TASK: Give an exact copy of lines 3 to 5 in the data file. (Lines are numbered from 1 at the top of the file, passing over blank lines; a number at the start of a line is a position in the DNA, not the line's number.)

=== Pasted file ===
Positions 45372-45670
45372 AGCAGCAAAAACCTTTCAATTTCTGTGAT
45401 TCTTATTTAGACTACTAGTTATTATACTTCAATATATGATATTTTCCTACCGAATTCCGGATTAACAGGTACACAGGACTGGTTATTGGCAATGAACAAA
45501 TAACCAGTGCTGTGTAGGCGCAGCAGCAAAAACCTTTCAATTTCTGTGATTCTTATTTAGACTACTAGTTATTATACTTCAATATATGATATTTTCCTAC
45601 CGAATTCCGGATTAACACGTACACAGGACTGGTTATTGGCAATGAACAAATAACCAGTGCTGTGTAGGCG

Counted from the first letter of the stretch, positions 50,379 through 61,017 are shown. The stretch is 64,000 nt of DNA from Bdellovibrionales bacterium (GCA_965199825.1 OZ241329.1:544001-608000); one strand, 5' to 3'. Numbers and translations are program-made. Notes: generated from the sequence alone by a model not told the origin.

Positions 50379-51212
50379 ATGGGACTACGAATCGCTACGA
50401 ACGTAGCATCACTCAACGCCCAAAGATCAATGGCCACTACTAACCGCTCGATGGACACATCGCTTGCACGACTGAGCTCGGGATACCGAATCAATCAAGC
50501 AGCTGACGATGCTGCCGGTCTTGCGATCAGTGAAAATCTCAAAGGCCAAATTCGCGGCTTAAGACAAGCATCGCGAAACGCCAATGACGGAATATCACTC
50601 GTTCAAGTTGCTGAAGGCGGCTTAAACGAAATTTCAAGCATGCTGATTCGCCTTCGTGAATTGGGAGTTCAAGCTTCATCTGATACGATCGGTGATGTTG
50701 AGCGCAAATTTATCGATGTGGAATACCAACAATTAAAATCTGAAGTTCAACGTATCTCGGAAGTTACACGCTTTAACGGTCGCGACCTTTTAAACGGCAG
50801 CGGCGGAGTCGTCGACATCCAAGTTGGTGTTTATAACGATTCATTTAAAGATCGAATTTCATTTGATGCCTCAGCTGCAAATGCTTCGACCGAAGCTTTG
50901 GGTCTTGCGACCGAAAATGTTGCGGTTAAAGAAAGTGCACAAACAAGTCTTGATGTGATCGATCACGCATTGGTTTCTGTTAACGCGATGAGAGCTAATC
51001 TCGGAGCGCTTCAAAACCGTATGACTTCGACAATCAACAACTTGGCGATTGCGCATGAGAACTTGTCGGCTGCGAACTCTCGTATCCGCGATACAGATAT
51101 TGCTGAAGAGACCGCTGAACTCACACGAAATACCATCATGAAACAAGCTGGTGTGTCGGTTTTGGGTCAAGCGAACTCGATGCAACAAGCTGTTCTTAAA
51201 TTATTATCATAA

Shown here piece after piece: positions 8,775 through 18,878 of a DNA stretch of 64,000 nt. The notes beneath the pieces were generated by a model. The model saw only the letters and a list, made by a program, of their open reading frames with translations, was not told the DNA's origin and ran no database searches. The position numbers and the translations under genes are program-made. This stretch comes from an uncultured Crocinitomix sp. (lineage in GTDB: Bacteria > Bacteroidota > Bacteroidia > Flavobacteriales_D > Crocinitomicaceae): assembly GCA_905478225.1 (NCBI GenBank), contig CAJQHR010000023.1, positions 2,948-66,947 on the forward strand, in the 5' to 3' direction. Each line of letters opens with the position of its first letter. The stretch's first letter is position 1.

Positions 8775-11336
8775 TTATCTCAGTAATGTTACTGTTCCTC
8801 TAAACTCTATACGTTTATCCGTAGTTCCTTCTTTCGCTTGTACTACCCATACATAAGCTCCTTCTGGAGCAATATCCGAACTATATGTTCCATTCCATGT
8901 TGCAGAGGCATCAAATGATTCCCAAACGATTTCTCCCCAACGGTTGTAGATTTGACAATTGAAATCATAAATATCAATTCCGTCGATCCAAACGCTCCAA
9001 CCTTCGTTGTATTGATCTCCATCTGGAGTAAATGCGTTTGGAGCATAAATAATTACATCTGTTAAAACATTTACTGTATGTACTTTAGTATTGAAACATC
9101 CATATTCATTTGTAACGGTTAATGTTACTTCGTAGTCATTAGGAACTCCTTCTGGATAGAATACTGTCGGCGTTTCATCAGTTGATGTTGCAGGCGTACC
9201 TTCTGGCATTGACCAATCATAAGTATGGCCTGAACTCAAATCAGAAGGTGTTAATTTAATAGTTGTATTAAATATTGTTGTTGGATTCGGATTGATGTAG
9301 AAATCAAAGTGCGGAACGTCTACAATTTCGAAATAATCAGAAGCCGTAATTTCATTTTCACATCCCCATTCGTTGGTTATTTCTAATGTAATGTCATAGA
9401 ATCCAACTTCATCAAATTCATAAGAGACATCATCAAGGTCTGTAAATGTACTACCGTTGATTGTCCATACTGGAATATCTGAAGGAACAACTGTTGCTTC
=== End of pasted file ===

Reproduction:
45401 TCTTATTTAGACTACTAGTTATTATACTTCAATATATGATATTTTCCTACCGAATTCCGGATTAACAGGTACACAGGACTGGTTATTGGCAATGAACAAA
45501 TAACCAGTGCTGTGTAGGCGCAGCAGCAAAAACCTTTCAATTTCTGTGATTCTTATTTAGACTACTAGTTATTATACTTCAATATATGATATTTTCCTAC
45601 CGAATTCCGGATTAACACGTACACAGGACTGGTTATTGGCAATGAACAAATAACCAGTGCTGTGTAGGCG